Author Topic: Two levels of wedding hosting...proper or not? Just curious...  (Read 12359 times)

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blue2000

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Re: Two levels of wedding hosting...proper or not? Just curious...
« Reply #30 on: October 20, 2012, 08:05:10 AM »
Very rude. Way to make those guests feel like 2nd class citizens. Weddings are clearly expensive, but I'd rather not be invited than get dressed up, give up my time and spend money on a gift to attend a wedding only to realize that I don't merit "A" level hospitality.

I suppose there are ways to do this: have a ceremony and then a gap where the bride and groom takes a small group (wedding party, close family and friends) to dinner at a restaurant or someone's home and then goes to the dance reception at a different venue. This way it's less obvious.

Less obvious can still go very wrong.

I was invited to a wedding where the bride and groom did this. I think I mentioned it on here because I was a little disgusted.

There was an early afternoon ceremony, followed by a small dinner for the bride's close family and friends, attended by the bride and groom. There was also a dinner for the groom's close family not attended (or paid for) by the bride and groom. And then there were the 'not quite close enough' guests who had to find their own dinner before the late reception and the dancing. There was a bit of a dust-up in the parking lot because some people felt very slighted over this. :(

Mind you, all this was in addition to having about twice the number of guests at the reception as the ceremony. There were some other interesting choices as well. But the bride and groom had a blast, and it is their day, right? ;)
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Snooks

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Re: Two levels of wedding hosting...proper or not? Just curious...
« Reply #31 on: October 20, 2012, 05:09:54 PM »
In the UK it is very common to invite people to the ceremony and an "evening reception" (dancing, drinks and nibbles), but to not invite them to the wedding breakfast/lunch/dinner (full meal, toasts, etc.) that occurs shortly after the ceremony.    During the years I lived there, I found that people accepted this as a norm, and didn't view it as an "A" list, "B" list situation.   

However, I was taught  that if you invite someone to one part of the festivities, you invite them to all parts and still feel that it is inconsiderate to do it any other way.

I don't think it's common to be invited to the ceremony and the evening reception but not the wedding breakfast.  The weddings I've been to have gone along the lines of one group (family/close friends) for the ceremony, wedding breakfast and evening reception with buffet and another group just for the evening reception and buffet.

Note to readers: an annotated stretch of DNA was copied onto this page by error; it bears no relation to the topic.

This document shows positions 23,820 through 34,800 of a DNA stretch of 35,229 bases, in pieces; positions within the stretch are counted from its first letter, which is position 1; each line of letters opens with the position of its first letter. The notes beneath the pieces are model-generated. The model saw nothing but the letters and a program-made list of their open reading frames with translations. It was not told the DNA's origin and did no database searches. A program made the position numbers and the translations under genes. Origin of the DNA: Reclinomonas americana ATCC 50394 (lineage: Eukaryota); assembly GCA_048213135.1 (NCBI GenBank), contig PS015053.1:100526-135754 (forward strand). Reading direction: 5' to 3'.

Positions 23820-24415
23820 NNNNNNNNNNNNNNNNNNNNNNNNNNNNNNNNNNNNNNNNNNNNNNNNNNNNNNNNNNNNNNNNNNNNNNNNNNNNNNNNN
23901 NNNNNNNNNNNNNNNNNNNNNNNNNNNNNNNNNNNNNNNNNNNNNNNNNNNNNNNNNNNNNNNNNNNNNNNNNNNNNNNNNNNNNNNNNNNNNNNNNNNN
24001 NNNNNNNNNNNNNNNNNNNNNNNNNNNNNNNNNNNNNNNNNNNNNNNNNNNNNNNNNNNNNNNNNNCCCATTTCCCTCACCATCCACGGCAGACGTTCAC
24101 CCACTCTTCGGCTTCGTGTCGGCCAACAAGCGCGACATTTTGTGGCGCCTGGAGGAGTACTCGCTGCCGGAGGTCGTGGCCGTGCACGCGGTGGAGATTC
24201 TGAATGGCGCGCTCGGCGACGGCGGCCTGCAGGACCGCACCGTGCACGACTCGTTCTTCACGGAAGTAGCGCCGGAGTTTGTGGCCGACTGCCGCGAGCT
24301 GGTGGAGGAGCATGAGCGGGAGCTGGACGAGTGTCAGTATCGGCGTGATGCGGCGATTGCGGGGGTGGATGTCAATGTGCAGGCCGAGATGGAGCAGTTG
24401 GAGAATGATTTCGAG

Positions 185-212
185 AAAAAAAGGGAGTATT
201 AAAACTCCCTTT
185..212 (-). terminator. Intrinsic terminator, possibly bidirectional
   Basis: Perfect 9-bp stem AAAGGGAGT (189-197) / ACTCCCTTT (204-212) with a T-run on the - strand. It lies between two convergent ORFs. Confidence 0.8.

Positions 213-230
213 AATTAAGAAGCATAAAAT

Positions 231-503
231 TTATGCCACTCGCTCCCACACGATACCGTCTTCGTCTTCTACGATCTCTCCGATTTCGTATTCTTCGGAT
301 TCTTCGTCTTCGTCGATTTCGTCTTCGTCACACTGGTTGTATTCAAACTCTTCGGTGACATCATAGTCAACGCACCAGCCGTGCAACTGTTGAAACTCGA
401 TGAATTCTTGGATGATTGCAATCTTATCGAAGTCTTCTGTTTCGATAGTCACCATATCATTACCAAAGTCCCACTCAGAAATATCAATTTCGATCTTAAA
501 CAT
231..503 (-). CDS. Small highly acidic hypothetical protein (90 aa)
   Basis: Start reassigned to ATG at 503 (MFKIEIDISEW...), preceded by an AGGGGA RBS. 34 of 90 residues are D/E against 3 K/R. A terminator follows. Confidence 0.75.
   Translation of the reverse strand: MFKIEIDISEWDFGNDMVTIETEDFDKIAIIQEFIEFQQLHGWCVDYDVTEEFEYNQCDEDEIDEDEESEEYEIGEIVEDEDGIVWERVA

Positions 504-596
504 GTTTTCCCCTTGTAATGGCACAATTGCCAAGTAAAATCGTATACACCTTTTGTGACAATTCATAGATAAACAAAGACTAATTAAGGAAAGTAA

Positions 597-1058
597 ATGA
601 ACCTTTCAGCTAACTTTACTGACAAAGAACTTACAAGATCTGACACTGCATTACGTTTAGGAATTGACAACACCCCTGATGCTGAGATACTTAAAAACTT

I've never seen an occasion where there was a wedding held early enough to be followed by a breakfast, then an evening (I am assuming post-dinner?) reception. That's just a huge gap!


I believe that in GB the wedding "breakfast" is really more like an early lunch or brunch - taking place around 12 noon.  Most guests likely would have had their real breakfast hours ago.  Some Church of England clergy prefer morning weddings, so this kind of fits.

Sorry, I thought wedding breakfast was a universal term, it literally means breaking the fast after the wedding.  The weddings I've been to have taken place early afternoon, followed by a meal mid afternoon then dancing and a buffet put out around 8pm.

immadz

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Re: Two levels of wedding hosting...proper or not? Just curious...
« Reply #32 on: October 20, 2012, 05:17:59 PM »
From what i have seen the meal in between and the wedding breakfast is usually attended by out of town guests and family. Presumably because they are far from home and don't have a place to go rest and grab a quick meal. I don't have a huge problem with it.


lemons

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Re: Two levels of wedding hosting...proper or not? Just curious...
« Reply #33 on: October 22, 2012, 03:43:05 PM »
I've actually seen something similar to this happen once with extended relatives on my MIL's side.

There was the church wedding, followed by a buffet dinner (cold cuts, etc) in the parish hall.  After a while the "Dance" started, which was open to all members of the community.  If you weren't invited to the wedding and dinner, you could pay a small admission fee and go to the dance.

I had never seen this before - there was an actual ticket table by the front door.  I asked my MIL about it the next day and she explained to me that it was very common when she was growing up in the same town.  It's very rural and there isn't much to do on a weekend evening, so the bride and groom essentially allow anyone to come to the dance and they make a small amount of money for it.  My MIL told me that whe she was in high school that she and her friends would often go to wedding dances on Saturday night.